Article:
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The Homeric Hymns A New Prose translation and Essays, Literary and Mythological

Page: 20

HYMN TO DEMETER

THE ALLEGED EGYPTIAN ORIGINS

In what has been said as to the Greek Mysteries, I have regarded them as of native origin. I have exhibited rites of analogous kinds in the germ, as it were, among savage and barbaric communities. In Peru, under the Incas, we actually find Mama and Cora (Demeter and Korê) as Goddesses of the maize (Acosta), and for rites of sympathetic magic connected with the production of fertile harvests (as in the Thesmophoria at Athens) it is enough to refer to the vast collection in Mr. Frazer’s “Golden Bough.” I have also indicated the closest of all known parallels to the Eleusinian in a medicine-dance and legend of the Pawnees. For other savage Mysteries in which a moral p. 82element occurs, I have quoted Australian and African examples. Thence I have inferred that the early Greeks might, and probably did, evolve their multiform mystic rites out of germs of such things inherited from their own prehistoric ancestors. No process, on the other hand, of borrowing from Greece can conceivably account for the Pawnee and Peruvian rites, so closely analogous to those of Hellas. Therefore I see no reason why, if Egypt, for instance, presents parallels to the Eleusinia, we should suppose that the prehistoric Greeks borrowed the Eleusinia from Egypt. These things can grow up, autochthonous and underived, out of the soil of human nature anywhere, granting certain social conditions. Monsieur Foucart, however, has lately argued in favour of an Egyptian origin of the Eleusinia. {82}

The Greeks naturally identified Demeter and Dionysus with Isis and Osiris. There were analogies in the figures and the legends, p. 83and that was enough. So, had the Greeks visited America, they would have recognised Demeter in the Pawnee Earth Mother, and Persephone or Eubouleus in Chibiabos. To account for the similarities they would probably have invented a fable of Pawnee visitors to Greece, or of Greek missionaries among the Pawnees. So they were apt to form a theory of an Egyptian origin of Dionysus and Demeter.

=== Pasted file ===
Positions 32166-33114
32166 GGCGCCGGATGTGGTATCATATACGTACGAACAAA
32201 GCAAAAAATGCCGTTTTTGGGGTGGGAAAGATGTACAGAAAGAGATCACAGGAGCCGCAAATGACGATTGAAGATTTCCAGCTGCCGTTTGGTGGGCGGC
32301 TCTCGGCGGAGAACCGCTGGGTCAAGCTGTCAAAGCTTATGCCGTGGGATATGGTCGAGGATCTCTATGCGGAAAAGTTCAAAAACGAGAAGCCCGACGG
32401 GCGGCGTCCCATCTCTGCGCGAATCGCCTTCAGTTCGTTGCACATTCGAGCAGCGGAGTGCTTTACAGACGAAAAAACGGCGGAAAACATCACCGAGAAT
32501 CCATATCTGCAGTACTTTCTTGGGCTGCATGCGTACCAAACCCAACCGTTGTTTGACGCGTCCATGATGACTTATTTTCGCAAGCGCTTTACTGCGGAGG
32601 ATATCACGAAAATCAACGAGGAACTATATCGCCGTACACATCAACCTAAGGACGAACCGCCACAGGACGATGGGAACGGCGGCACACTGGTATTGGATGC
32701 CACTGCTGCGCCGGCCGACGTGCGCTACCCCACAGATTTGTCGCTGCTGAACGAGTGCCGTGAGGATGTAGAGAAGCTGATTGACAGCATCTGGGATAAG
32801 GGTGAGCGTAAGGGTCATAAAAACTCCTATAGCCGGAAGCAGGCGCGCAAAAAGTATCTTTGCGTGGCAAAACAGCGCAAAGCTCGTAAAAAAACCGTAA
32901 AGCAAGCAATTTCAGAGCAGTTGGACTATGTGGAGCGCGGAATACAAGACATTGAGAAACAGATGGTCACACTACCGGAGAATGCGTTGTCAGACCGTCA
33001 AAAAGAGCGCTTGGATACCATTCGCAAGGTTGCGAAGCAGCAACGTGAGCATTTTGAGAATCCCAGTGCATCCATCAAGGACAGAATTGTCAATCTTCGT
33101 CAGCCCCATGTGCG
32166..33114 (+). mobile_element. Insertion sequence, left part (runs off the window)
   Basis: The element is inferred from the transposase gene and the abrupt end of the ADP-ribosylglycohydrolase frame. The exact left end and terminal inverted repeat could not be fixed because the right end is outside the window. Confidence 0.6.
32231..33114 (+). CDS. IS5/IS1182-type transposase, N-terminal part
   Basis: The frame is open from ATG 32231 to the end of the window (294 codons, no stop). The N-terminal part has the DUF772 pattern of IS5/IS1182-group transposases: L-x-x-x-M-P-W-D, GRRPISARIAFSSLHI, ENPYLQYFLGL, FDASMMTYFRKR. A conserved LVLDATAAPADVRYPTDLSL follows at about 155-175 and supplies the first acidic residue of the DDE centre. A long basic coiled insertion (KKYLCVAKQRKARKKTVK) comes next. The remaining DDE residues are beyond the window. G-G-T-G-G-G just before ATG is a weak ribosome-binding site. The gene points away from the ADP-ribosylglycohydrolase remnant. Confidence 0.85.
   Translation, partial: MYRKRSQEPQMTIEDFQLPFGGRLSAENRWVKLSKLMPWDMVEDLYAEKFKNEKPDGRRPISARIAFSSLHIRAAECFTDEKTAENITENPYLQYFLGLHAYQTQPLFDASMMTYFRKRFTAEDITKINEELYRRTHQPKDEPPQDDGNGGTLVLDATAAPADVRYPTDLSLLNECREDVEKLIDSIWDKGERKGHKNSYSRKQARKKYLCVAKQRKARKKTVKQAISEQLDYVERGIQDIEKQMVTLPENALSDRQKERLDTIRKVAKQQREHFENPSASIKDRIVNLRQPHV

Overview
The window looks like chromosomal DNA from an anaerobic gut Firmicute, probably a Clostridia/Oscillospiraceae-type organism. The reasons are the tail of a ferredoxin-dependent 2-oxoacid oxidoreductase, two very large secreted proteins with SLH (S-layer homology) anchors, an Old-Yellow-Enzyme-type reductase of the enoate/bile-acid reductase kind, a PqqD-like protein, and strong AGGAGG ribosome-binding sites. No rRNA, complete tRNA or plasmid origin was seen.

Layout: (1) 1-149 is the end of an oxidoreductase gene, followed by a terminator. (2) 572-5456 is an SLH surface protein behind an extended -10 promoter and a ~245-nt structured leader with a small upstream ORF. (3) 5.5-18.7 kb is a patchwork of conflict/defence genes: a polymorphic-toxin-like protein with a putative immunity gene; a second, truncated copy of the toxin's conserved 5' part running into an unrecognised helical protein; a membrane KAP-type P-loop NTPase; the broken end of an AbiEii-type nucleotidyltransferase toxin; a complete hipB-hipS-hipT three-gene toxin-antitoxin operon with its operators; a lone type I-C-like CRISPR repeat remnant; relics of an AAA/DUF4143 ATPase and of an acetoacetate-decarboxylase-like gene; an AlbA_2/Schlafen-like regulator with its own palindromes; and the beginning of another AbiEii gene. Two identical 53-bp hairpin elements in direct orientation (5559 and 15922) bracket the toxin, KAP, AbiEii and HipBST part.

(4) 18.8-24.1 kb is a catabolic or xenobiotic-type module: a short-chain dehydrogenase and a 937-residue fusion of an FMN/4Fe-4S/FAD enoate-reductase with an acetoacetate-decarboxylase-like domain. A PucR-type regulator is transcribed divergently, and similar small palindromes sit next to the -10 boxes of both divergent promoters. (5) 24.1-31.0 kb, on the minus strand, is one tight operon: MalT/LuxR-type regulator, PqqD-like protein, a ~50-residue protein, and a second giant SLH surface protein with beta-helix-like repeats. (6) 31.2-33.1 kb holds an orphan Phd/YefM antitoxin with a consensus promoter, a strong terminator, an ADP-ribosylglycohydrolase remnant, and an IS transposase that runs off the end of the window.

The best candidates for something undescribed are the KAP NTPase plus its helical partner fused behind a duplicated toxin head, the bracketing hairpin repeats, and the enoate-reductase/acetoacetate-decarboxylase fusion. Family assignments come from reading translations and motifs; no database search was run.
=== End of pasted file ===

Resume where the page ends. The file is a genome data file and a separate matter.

M. Foucart, however, argues that agriculture, corn-growing at least, came into Greece at one stride, barley and wheat not being indigenous in a wild state. The Greeks, however, may have brought grain in their original national migration (the Greek words for grain and ploughing are common to other families of Aryan speech) or obtained it from Phœnician settlements. Demeter, however, in M. Foucart’s theory, would be the Goddess of the foreigners who carried the grain first to Hellas. Now both the Homeric epics and the Egyptian monuments show us Egypt and Greece in contact in the p. 84Greek prehistoric period. But it does not exactly follow that the prehistoric Greeks would adopt Egyptian gods; or that the Thesmophoria, an Athenian harvest-rite of Demeter, was founded by colonists from Egypt, answering to the daughters of Danaus. {84} Egyptians certainly did not introduce the similar rite among the Khonds, or the Incas. The rites could grow up without importation, as the result of the similarities of primitive fancy everywhere. If Isis is Lady of the Grain in Egypt, so is Mama in Peru, and Demeter need no more have been imported from Egypt than Mama. If Osiris taught the arts of life and the laws of society in Egypt, so did Daramulun in Australia, and Yehl in British Columbia. All the gods and culture heroes everywhere play this


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